Mets LHP Steven Matz is off his shortest and worst start of his career. Here’s a deeper look at the data behind the results
When Steven Matz next takes the hill, it will be coming off his shortest and worst start of his young career. Matz only lasted one inning while surrendering nine hits and seven runs (all earned) against Colorado on Sunday. That came off the heels of another shaky start in St. Louis prior to the All-Star break.
What’s the deal? Look no further than this article from Abbey Mastracco with terrific insight and quotes on why Matz has struggled lately. The question now becomes what happens going forward? First, let’s dig deeper into the data.
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Matz threw 39 pitches in the short outing against the Rockies. Nine of them were sliders. If you look at the heatmaps on Fangraphs, you’ll notice Mastracco’s point illustrated. On Sunday and in general, Matz’s slider has not strayed much from being middle in to right handers and middle away to lefties. Matz has thrown a total of 25 sliders since he re-introduced it in his fourth start of the season against Miami.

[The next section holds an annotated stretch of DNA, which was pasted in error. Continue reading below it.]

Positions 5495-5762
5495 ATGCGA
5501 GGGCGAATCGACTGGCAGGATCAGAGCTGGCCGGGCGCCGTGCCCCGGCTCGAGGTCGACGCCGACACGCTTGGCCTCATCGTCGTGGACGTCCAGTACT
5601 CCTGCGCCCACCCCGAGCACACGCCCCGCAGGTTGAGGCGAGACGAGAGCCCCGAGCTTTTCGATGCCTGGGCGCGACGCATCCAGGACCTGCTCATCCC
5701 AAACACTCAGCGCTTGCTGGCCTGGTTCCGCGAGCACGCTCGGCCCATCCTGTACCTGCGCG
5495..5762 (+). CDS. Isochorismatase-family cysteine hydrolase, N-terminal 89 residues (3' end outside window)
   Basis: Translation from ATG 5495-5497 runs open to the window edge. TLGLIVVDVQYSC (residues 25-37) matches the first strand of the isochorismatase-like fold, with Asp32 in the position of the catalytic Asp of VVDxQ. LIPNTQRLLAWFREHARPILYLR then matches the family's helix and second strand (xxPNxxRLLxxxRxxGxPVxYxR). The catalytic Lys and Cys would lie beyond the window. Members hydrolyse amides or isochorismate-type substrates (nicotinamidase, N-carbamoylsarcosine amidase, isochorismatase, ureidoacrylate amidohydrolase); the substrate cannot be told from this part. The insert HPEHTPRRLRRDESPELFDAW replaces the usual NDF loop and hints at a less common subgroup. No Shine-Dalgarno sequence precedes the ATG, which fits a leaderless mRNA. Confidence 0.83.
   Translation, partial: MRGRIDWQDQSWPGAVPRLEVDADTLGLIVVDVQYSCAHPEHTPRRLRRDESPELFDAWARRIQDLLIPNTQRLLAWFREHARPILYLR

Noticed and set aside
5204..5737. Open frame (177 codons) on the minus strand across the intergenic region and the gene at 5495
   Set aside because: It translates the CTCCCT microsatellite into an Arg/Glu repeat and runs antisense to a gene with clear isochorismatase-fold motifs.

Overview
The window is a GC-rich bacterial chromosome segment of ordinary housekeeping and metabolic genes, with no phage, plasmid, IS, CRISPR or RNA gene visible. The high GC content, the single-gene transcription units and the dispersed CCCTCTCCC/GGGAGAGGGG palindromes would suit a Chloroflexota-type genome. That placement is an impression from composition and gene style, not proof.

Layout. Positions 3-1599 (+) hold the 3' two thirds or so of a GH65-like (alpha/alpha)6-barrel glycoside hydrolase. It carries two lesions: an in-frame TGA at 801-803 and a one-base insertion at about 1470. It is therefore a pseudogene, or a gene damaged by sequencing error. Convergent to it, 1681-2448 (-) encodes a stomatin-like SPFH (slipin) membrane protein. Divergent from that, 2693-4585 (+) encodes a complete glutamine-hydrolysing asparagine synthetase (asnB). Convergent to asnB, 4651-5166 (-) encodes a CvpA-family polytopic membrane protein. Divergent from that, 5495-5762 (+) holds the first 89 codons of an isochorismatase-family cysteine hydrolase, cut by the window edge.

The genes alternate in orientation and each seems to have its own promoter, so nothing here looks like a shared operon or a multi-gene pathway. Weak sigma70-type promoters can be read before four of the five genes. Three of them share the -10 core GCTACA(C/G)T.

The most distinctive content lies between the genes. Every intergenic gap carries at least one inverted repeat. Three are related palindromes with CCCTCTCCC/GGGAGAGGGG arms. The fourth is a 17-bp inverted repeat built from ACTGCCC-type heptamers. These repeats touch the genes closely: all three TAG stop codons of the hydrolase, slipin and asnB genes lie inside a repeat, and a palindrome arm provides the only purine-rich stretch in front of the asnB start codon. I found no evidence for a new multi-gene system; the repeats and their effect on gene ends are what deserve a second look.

Here’s another noteworthy subject. At the expense of his slider, Matz has used his change-up less. Raw data shows the change-up has been Matz’s best pitch this year. Opponents are hitting .240 and slugging .360 against his changeup this season. In fact, let’s go back to 2015 before Matz broke out the slider until the very end of the season. That year, he threw 81 change-ups and had a .150 batting average against.
If/when Matz can get a consistent hold on the slider then he could be tougher to figure out. He already has three above average pitches and adding a fourth could vault him into the best third starter in the league. Another vital part of that equation is obviously staying healthy.
It will be interesting to see how aggressive Matz will be with incorporating his slider going forward. He’ll continue to work on it in bullpen sessions and get the location to match the break generated. The movement on his slider presently looks more horizontal than vertical. It’s a matter of time before we see any adjustments start to unfold.
Also in play is if Matz will take the opposite route and shy away from the slider more. After the back-to-back hits to start the second inning, Keith Hernandez felt that at least for the day Matz should “get away from that slider because it’s not breaking much.”
Matz has had tough starts to bounce back from before, but bringing back his fourth pitch has been the cause of the latest struggles. His next scheduled turn will be Friday when the Mets open a series against Oakland.